Throughout the tour, our guide continuously mentioned the number of people that had died in the Holocaust and mentioned as well the number of Poles who had died. Did you know that Auschwitz was initially a concentration camp for Polish people and that Birkenau was intended primarily for Soviet PoW? I thought it was really important and refreshing that we were told about this because I often think that the Holocaust is centred around the 6 million deaths of Europe's Jews which whilst abhorrent is not the full picture. I think that sometimes other elements re left in the dark and forgotten about because the volume of Jewish people killed is so big and is certainly the dominant narrative.
    After the tour which was lengthy and informative we had a quick lunch break which was really welcome before we went over to Birkenau, about a 20 minute journey. Here, because almost all of the camp was dismantled after the war, the tour was more focused on remembrance and reflection  and we were asked to walk around in silence. However there was a visit to the gas chambers and one of the prison bunk cells which had been graffitied with peoples names which I thought was so disrespectful. Something I was surprised at was a large group of Israeli military personnel who appeared to be visiting the site. Peculiarly I found the presence of soldiers quite uncomfortable, possibly because of the history of the place. Later, me and Molly googled why they might be there and found that Israel regularly sends dispatches off to Auschwitz- Birkenau to learn about the Holocaust and bolster the sense of national pride and duty and the importance of protecting the motherland. A rather aggressive and nationalistic message if you ask me although the Israeli-Palestine conflict is a while other matter.
    Throughout the tour, our guide was at pains to convey to us the level of violence and volume of deaths across all the ethnic, religious and other groups. But he was also at pains to convey the inaccuracies and sentimentalisation of the portrayal of the Holocaust in film which was something the rest of the tour group seemed a little confused with to say the least. I though he was right to make this point. Whilst I don't have a problem with people watching 'Schindler's List' or reading 'The Tattooist of Auschwitz'; they're based on real events but they are not 100% accurate and as long as they're consumed with that in mind I think it's fine. The problem is when people begin to gather all their information from these partially fictionalised accounts and treat them as gospel.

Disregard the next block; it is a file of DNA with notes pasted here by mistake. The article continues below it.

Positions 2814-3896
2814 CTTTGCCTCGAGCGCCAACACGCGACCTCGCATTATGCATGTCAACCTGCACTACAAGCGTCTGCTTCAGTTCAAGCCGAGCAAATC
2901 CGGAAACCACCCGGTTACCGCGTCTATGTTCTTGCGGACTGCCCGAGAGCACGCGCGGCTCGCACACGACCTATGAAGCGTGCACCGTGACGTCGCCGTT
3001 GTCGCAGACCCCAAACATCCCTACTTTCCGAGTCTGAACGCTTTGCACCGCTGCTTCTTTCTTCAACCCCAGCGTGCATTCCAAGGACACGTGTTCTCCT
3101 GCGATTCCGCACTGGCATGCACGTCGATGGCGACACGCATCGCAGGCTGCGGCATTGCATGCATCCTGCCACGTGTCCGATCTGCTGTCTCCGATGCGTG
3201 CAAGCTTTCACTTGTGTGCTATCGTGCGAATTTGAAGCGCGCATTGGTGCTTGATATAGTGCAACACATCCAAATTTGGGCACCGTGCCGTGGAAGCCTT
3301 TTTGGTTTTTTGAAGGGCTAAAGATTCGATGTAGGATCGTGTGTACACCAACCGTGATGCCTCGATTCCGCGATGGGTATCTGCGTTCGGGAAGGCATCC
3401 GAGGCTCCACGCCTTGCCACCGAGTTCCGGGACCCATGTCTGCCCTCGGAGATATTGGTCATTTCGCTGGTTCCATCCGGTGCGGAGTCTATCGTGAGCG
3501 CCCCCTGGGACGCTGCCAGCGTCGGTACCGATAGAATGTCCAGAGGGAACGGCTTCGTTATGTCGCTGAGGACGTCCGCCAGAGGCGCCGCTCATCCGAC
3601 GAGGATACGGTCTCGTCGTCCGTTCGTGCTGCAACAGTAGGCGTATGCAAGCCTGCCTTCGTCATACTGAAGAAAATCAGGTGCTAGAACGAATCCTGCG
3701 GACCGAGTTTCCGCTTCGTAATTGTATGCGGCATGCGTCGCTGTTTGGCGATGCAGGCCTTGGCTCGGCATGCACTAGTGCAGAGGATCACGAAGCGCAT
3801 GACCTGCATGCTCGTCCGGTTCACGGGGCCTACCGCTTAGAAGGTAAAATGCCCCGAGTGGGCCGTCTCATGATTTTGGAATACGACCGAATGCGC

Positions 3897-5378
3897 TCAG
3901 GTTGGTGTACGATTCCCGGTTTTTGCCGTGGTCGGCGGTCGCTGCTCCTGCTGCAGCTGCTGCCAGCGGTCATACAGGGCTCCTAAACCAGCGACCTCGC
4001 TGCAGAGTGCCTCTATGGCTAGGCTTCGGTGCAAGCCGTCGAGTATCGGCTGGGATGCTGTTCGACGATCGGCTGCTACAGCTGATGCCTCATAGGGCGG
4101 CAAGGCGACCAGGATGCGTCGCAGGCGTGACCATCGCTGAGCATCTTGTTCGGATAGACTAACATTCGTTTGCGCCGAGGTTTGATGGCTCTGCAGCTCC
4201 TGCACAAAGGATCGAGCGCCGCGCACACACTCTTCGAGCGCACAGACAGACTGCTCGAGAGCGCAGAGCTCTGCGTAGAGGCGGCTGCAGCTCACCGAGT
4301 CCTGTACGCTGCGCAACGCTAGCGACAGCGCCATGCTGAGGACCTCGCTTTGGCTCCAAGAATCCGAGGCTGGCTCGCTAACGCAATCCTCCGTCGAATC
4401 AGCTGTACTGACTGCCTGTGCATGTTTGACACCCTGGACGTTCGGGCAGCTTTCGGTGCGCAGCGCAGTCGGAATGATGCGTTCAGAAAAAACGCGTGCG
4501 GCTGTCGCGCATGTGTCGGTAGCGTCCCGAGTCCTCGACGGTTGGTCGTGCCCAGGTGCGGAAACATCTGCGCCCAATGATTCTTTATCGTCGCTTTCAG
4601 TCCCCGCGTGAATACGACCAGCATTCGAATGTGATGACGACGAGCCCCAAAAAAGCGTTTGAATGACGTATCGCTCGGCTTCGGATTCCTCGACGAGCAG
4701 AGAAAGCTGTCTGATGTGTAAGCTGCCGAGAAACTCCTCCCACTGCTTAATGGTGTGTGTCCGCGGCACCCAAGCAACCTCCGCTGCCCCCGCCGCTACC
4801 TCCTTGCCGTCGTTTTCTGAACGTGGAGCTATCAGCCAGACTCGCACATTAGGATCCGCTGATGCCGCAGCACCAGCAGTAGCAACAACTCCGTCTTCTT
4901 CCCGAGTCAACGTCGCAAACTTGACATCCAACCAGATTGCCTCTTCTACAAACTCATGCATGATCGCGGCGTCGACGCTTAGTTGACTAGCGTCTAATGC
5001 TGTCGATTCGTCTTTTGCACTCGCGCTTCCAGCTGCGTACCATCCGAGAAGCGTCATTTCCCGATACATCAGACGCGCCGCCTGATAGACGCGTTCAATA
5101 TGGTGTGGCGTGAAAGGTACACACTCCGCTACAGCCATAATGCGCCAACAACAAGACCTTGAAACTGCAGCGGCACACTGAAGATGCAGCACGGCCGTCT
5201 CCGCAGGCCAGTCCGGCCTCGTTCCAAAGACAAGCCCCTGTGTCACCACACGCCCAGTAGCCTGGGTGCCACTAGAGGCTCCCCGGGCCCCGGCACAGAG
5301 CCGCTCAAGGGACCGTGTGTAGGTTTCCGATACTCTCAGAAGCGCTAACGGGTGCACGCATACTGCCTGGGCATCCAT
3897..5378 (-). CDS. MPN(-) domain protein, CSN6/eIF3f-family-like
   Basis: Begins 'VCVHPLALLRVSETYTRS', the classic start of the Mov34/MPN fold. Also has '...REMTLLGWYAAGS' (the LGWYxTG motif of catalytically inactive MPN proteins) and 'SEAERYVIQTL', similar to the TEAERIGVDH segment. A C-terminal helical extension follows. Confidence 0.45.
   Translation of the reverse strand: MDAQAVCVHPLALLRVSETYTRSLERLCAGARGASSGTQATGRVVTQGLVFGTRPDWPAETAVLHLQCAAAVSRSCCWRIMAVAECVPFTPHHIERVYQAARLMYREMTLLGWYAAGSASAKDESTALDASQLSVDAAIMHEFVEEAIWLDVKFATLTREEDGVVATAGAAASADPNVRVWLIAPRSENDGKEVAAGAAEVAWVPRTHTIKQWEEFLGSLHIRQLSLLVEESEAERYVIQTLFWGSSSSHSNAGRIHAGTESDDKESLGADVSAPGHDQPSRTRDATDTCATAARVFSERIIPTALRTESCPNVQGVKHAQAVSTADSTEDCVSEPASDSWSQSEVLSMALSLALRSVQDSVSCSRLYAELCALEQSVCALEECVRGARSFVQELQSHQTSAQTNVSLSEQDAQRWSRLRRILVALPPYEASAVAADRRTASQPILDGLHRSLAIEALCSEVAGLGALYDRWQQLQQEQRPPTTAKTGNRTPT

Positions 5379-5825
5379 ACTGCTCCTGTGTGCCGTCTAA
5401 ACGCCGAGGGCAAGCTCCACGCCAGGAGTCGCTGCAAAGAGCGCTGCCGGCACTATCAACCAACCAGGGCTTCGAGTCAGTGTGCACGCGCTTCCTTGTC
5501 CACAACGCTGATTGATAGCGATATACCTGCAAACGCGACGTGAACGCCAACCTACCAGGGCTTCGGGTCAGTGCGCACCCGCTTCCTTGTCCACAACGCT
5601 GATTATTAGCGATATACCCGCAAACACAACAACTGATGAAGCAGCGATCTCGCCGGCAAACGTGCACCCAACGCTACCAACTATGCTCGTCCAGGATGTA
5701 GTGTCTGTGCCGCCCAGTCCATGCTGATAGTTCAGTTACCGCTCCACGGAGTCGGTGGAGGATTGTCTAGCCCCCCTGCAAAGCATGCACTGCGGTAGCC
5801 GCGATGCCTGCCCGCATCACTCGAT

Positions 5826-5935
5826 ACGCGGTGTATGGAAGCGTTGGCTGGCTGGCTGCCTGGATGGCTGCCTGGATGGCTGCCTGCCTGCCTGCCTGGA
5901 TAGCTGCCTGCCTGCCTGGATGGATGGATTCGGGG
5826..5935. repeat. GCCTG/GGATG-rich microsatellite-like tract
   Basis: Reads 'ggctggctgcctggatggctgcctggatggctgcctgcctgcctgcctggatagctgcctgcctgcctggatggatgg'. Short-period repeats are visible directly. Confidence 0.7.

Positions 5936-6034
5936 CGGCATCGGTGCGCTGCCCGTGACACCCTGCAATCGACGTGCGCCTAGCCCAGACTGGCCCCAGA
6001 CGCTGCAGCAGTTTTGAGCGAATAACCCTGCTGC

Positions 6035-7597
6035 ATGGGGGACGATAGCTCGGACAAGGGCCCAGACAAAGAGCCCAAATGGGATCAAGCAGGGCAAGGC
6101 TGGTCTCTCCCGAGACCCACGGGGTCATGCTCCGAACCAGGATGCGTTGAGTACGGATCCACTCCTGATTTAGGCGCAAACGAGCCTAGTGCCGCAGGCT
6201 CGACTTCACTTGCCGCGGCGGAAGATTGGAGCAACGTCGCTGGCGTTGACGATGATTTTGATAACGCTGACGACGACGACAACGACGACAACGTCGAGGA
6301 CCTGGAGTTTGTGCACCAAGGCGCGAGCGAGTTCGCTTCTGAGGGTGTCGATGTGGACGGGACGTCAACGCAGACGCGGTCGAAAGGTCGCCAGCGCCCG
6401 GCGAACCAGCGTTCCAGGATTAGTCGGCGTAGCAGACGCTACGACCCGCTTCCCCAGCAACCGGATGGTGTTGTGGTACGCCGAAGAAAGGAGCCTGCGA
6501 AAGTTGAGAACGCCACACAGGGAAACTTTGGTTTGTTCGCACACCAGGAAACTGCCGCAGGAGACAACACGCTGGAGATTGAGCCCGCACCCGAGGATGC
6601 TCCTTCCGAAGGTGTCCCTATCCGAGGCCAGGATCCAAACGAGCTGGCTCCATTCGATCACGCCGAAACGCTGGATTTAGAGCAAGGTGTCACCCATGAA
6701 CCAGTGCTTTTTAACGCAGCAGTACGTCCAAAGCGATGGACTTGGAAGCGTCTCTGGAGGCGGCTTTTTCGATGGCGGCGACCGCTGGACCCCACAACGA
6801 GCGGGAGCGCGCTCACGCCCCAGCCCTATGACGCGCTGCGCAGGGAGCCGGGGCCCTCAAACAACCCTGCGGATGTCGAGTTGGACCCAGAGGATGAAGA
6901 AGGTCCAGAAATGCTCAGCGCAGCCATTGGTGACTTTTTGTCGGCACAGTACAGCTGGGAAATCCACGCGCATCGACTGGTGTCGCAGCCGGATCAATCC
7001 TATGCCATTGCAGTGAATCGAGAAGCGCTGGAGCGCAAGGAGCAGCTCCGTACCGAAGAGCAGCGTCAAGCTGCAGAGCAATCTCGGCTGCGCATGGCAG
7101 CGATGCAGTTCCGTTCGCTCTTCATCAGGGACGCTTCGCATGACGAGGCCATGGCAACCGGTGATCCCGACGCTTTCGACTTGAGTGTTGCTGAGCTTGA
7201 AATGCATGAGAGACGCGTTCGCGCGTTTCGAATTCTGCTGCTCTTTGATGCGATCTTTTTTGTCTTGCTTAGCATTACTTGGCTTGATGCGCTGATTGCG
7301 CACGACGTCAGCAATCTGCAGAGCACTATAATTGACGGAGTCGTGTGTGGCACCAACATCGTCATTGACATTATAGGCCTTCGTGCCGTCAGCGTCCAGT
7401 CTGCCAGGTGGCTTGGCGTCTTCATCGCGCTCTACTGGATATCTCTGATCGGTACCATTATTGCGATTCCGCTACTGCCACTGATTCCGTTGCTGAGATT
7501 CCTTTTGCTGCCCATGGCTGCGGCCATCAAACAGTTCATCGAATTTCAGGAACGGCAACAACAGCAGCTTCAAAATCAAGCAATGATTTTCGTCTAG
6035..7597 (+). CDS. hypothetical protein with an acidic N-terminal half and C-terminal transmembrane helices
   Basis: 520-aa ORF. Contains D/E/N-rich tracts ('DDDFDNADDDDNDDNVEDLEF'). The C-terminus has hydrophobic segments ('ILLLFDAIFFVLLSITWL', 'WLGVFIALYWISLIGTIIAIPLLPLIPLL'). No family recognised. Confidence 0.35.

Right at the start of the tour you are told that photography is perfectly acceptable but you are asked not to take selfies as that would be disrespectful. Despite this, there were numerous people- often couples, taking selfies in front of the "Arbeit Macht Frei" entrance sign and replicas of the trains used to transport prisoners in. I thought this was hugely insensitive and unnecessary. I didn't take any photos at all. After about an hour we made our way back to the minivan and were driven back to Krakow's Main Square.
    As to whether my opinions on Auschwitz-Birkenau as a museum have changed, I'm not sure. Some people have an epiphany after visiting and are changed people. I didn't feel that. I didn't feel particularly emotional, at least not more so than when learning about it in A Level history lessons. Perhaps I was seemingly so detached because I already knew so much of the information. I still think that the museum makes an awful lot of money and the inclusion of a cafe and extensive bookshop did seem very commercialised- especially looking at the prices! But am I totally against it? I'm still undecided. I think it will be an ongoing debate for me. Do I recommend it? I suppose it depends on how you treat your visit; is it educational or something to tick off the bucket list and put on Instagram? I think for me, my visit to Krakow would have been complete without my trip to Auschwitz, I wouldn't go again but I wouldn't discourage others from going, at least not until I've made up my mind either way on its ethics.

Disclaimer: The image used in this blog is not mine; I have not taken and do not own this image. All rights and credits go to the respective owner.